The company also addressed reported ambitions in Hong Kong, describing it as a useful testing ground for overseas expansion because of the cultural, culinary and linguistic connections with the mainland.  But the company stressed that its strategy was still at an early stage of planning and implementation.

Judging by the share price reaction, investors think the company may have finally turned a corner towards a brighter future. After the earnings release, Meituan’s Hong Kong shares rose for three straight days, climbing a cumulative 20% to HK$163.6 on Wednesday.

Analysts are generally upbeat, despite Meituan’s caution about ongoing business conditions.

Goldman Sachs noted in a report that the company’s outlook for the fourth quarter was weaker than its analysts had been expecting. A fall in in-store business was projected to be in the double digits while growth in takeout orders was expected to have fallen to the middle of single-digit territory in October and November. But the investment bank expects the company’s operating profit from core business to continue to grow rapidly, coupled with progress on cost controls to narrow losses on the new businesses. Therefore, Goldman Sachs has kept its “overweight” rating for the company while revising the price target down to HK$216 from HK$235.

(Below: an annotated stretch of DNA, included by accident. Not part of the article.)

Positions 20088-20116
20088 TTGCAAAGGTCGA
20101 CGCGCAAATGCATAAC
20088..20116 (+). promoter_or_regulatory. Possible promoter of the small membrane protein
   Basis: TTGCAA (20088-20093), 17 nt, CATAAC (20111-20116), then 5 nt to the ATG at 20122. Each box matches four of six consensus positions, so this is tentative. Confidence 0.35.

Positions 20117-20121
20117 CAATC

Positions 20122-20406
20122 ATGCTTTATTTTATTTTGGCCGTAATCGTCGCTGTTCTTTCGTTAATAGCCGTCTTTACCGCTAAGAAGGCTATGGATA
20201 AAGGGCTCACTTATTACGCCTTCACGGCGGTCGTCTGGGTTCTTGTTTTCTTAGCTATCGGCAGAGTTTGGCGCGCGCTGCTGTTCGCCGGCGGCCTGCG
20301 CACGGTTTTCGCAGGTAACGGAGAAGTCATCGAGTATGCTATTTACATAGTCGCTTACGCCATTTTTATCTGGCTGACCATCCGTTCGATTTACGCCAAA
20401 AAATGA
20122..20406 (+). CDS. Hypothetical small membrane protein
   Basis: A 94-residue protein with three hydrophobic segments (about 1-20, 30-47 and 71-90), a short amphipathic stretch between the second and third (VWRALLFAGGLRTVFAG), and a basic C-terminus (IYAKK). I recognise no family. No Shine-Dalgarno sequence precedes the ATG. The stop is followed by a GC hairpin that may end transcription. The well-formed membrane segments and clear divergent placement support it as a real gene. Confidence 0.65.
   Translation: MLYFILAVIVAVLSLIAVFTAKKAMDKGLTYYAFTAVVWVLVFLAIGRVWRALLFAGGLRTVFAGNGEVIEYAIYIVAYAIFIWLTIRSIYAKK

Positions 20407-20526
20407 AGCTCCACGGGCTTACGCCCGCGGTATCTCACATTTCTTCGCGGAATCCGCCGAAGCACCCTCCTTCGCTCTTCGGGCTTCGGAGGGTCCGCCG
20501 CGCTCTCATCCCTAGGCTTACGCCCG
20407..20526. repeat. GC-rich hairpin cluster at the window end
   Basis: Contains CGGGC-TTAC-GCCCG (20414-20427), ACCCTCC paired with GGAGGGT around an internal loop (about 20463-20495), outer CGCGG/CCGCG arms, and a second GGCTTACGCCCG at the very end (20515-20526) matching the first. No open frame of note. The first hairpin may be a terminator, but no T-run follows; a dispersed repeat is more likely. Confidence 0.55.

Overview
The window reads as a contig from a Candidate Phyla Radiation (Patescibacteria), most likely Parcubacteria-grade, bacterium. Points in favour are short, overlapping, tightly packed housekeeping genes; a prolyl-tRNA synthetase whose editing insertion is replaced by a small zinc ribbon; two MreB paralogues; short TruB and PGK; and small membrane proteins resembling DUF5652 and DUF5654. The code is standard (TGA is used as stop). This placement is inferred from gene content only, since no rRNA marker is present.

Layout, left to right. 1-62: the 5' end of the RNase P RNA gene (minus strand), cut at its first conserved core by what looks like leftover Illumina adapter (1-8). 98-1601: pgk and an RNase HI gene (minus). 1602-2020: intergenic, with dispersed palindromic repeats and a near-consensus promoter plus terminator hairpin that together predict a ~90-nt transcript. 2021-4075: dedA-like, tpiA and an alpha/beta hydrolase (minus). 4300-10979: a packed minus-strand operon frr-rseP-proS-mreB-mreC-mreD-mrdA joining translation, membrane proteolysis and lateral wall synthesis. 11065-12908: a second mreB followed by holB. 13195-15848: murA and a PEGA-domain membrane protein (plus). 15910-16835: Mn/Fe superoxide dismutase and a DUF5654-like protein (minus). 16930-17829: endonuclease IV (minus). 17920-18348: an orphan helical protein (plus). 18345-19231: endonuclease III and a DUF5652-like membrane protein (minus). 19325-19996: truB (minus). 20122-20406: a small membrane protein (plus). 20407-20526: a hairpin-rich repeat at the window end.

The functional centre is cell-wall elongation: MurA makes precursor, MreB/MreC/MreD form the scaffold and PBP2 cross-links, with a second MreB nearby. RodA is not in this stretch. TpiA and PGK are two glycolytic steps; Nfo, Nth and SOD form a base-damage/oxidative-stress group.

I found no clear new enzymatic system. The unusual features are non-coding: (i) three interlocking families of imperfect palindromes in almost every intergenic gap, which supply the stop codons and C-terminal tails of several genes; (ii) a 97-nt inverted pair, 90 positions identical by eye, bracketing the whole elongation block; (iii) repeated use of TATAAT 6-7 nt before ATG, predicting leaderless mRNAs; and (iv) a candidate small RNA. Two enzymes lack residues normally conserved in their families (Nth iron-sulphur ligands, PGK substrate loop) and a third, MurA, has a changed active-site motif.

KGI Asia is also optimistic about the long-term prospects, despite the warnings of a tough fourth quarter. Head of investment strategy Kenny Wen said Meituan had delivered impressive quarterly results, with particularly strong momentum in its core business and smaller losses on the newer ventures.

Most major investment banks have set a target price above HK$200 for the company right now. But Wen is concerned that the stock price will be under pressure in the short term and could struggle to push past HK$200 in the medium term.

Possible sell-off by Naspers

The market is on edge about the risk of a big Meituan share sell-off by Naspers,the major South African shareholder of Tencent (700.HK). Naspers is due to get 262 million Meituan shares from Tencent as dividends, and has said it will consider selling them. Other investors may dump shares anyway to avoid being stung by a sharp price drop, a factor weighing on the stock for now.

The company said it would seek contact with Naspers to explain its business outlook and long-term strategies. But KGI’s Wen believes Naspers is unlikely to be swayed because the group needs a big capital influx for share buybacks. In the past Naspers unloaded several large quantities of Tencent stock, suggesting it may not hesitate to part with shares in a non-core business such as Meituan.

Tencent announced on Nov.16 that it would distribute 958 million Meituan B shares in kind to its shareholders, leaving it with fewer than 2% of shares in the food delivery firm. The Naspers block of shares, based on Meituan’s closing price of HK$163 on Thursday, would be valued at HK$42.7 billion ($5.47 billion).

With Meituan’s stock on the rise, its projected price-to-earnings (P/E) ratio has reached 67 times, dwarfing the 10 times of Alibaba (BABA.US; 9988.HK) and 17 times of JD.com (JD.US; 9618.HK), its fellow online titans. With a possible Naspers sell-off on the horizon, investors would be wise to see how the company fares through the end of the year, before taking any action.